The easiest way to do have make this game would honestly be to make a CRPG with turn based combat. The game is basically designed just get to implementing. But we’re not doing that!

The first big design challenge to tackle was the different Attributes, Skills, and other factors that go into character creation and progression. Not only because these are crucial to player characters but they are crucial to creating the enemies and bosses players will encounter as they run off the same character sheet. This involved a lot of reworking because the focus of an ARPG is in the Action and we can’t be rolling die every single attack.

One example of this is players ranking up their agility. In tabletop they gain one additional die roll to all skills based in agility, including ranged weapon checks. In the ARPG this increase makes the character more accurate with ranged weapons, effectively replicating the effect of the tabletop while still allowing the player to rely on their skill to connect attacks with their enemy.

We did similar things across the board with every facet of the tabletop that I now realize would each deserve their own blog post so I’m going to quit while I’m ahead on this one!

Project Scope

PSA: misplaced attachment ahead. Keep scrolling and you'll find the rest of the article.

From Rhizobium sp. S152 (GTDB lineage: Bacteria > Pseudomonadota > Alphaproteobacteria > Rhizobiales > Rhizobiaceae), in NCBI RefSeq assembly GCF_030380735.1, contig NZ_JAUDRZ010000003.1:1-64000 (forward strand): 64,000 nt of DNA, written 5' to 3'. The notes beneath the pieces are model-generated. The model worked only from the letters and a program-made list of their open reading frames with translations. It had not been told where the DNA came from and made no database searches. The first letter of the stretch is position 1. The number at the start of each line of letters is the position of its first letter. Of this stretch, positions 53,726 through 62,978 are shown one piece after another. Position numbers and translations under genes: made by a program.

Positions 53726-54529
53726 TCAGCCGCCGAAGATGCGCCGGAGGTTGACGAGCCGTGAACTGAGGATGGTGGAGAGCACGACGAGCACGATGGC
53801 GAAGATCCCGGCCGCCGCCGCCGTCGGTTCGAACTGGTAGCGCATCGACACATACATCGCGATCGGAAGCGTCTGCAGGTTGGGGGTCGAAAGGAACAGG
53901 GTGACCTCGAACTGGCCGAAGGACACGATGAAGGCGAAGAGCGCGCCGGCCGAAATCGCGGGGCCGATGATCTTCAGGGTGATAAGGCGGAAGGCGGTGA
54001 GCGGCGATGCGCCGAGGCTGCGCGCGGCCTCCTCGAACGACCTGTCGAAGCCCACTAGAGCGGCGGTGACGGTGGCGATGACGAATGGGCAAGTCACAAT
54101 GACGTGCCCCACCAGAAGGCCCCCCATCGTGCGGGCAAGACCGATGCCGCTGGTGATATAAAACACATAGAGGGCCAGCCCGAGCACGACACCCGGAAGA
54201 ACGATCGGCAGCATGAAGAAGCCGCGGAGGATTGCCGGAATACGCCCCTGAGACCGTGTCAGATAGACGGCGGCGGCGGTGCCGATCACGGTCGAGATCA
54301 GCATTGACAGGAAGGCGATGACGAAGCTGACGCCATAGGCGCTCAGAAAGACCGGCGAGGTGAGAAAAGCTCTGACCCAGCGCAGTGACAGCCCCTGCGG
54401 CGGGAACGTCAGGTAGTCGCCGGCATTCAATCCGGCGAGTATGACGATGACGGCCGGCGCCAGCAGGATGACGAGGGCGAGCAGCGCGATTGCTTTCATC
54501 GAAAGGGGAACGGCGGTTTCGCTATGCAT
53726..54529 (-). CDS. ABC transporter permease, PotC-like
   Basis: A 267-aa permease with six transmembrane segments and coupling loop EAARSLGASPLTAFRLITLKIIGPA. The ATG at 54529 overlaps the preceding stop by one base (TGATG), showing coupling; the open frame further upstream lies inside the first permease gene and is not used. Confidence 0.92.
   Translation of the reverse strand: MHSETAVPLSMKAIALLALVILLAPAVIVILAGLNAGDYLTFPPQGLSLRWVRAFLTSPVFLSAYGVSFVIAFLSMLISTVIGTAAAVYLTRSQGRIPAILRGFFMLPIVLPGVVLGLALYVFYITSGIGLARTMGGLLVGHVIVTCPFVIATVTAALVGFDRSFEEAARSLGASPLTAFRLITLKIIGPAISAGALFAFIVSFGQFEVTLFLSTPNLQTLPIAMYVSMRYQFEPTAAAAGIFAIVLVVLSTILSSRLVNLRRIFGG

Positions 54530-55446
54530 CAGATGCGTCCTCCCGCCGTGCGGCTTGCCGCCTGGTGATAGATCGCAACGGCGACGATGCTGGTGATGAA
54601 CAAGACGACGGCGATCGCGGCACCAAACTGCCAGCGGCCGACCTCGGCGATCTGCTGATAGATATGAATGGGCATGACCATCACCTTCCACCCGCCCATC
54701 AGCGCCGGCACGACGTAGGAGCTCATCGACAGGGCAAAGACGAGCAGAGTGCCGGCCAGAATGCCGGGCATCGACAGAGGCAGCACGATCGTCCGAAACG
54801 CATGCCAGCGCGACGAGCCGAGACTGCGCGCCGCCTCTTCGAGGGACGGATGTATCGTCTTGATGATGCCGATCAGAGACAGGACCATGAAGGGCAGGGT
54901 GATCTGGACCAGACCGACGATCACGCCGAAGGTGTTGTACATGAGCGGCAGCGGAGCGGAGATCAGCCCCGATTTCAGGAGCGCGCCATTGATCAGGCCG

So how big is this game going to be? Pretty damn big by the end of it if I’m being completely honest but we can’t just go there. We’re a tiny team of five people with myself doing all of the code at the moment. Instead we’re going to be releasing in stages.

Initial release will be a proof of concept. Basically a highly polished prototype for the core systems of the game. This will include progression, combat, some equipment and dialogue. We’re aiming for three different characters, each with their own playstyle to give players an idea of what they could do when creating their own character.

The second will have full blown character creation, a larger story with branching paths and side quests. We plan to create levels like Deus Ex Mankind Divided where they are large but separate areas with plenty of options for players. This should be the core of the game completely finished.

The third release involves diving into something I have no experience coding for. Multiplayer! I’ve always wanted to dive into but never had a chance to, so it should be a fun mess discovering how to take the gameplay from past release and make it work with 3 additional players through the internet. Hopefully we have a fair bit of traction by this point so we can either ask for help on how to develop for multiplayer or pick up some additional help to tackle that challenge.

So I’ll try to keep this blog updated regularly with any new developments for Project Navarre. Give more details on design decisions, mechanics, how coding has been going. I’m bound to pick up more tricks and realize that some things I think are obvious might not be so obvious to other devs so I’ll be making posts about that too.

Until next time! Have a nice day.